Connect with us

Business

UK’s CDC Group commits $50 million to ComBank to bolster SME lending and climate projects

Published

on

Britain’s Acting Deputy High Commissioner to Sri Lanka Bruce Bucknell, CDC Group’s Managing Director and Head of Asia Srini Nagarajan and Commercial Bank Managing Director S. Renganathan.

The Commercial Bank of Ceylon has secured a US $50 million (about Rs 10 billion at current exchange rates) loan from the CDC Group, the UK’s development finance institution and impact investor, to facilitate lending to small and medium-sized enterprises (SMEs) and support climate projects in Sri Lanka.

CDC’s investment will enable Commercial Bank to further strengthen financial support to local SMEs most in need of funding, enabling them to access necessary working capital to strengthen their operations, maintain employment, and grow their business, the Bank said. By focusing lending toward eligible businesses and customers, the investment will help increase social and financial inclusion across communities which will in turn drive economic activities throughout the country.

SMEs represent 80 per cent of businesses and provide about 35 per cent of jobs in Sri Lanka. Yet, these businesses struggle to access medium and long-term finance, a funding issue which is further exacerbated by the impact of Covid-19 on the country’s economy.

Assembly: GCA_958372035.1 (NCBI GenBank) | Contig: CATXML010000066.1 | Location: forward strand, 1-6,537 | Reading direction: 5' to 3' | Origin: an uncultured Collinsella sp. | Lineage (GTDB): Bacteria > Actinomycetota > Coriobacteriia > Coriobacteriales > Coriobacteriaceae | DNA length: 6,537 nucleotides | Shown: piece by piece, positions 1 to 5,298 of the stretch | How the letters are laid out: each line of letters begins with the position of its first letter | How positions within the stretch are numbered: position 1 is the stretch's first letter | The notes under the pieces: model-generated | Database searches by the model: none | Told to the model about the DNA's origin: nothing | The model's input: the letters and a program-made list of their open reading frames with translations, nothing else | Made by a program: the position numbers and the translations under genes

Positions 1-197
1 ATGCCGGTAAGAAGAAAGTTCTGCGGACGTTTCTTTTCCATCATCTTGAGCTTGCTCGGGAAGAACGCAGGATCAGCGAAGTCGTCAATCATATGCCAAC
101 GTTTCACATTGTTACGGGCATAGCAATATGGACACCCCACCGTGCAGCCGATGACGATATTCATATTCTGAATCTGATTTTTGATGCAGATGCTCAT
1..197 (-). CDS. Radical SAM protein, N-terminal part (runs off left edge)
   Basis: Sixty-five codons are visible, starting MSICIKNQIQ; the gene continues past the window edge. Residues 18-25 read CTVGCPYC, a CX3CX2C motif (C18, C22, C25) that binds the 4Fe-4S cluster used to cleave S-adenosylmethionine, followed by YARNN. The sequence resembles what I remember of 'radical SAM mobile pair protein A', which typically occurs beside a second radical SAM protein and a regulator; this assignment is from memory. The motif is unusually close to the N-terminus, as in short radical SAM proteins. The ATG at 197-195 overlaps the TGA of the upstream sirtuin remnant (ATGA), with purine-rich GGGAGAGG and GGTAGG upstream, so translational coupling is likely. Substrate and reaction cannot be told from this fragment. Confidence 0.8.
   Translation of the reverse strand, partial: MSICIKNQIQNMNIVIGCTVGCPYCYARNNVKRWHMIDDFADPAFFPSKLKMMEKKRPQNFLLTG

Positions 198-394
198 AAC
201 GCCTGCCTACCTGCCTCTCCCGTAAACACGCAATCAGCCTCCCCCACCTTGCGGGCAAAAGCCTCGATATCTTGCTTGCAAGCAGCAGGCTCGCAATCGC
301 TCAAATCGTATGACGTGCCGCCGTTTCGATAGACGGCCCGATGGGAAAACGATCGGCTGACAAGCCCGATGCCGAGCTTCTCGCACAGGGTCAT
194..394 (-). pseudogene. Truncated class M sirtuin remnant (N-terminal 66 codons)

CDC’s investment will equally provide capital that will allow Commercial Bank to extend credit toward renewable and climate-supportive projects. Sri Lanka is facing growing energy demands and has set a national ambition to become energy self-sufficient by 2030 and reach 100 percent renewable energy generation by 2050. Through this loan facility from CDC, the Bank can increase support for the development of clean energy resources and energy efficiency initiatives, helping Sri Lanka to achieve national climate goals and bolstering the country’s efforts to help reduce greenhouse gas emissions.

The partnership between CDC and ComBank, Sri Lanka’s first wholly carbon neutral bank, is strengthened by a joint commitment to advancing climate initiatives and making investments that help to promote climate mitigation, adaptation and resilience. The landmark investment marks CDC’s re-entry into Sri Lanka market and demonstrates the DFI’s three-pillared Climate Change Strategy through this first climate commitment in the country. Similarly, the investment will strengthen Commercial Bank’s own Green Financing strategy, supporting Sri Lanka’s commitments under the Paris agreement.

Bruce Bucknell, British Acting Deputy High Commissioner to Sri Lanka, said: “We welcome today’s announcement as a step towards financial empowerment for small businesses and communities throughout Sri Lanka. CDC and Commercial Bank of Ceylon’s partnership offers a blueprint for investments that could transform Sri Lanka’s economic future. This investment demonstrates the UK’s continued commitment to supporting Sri Lanka socio-economic development and our shared ambitions for a sustainable future through clean energy transition.”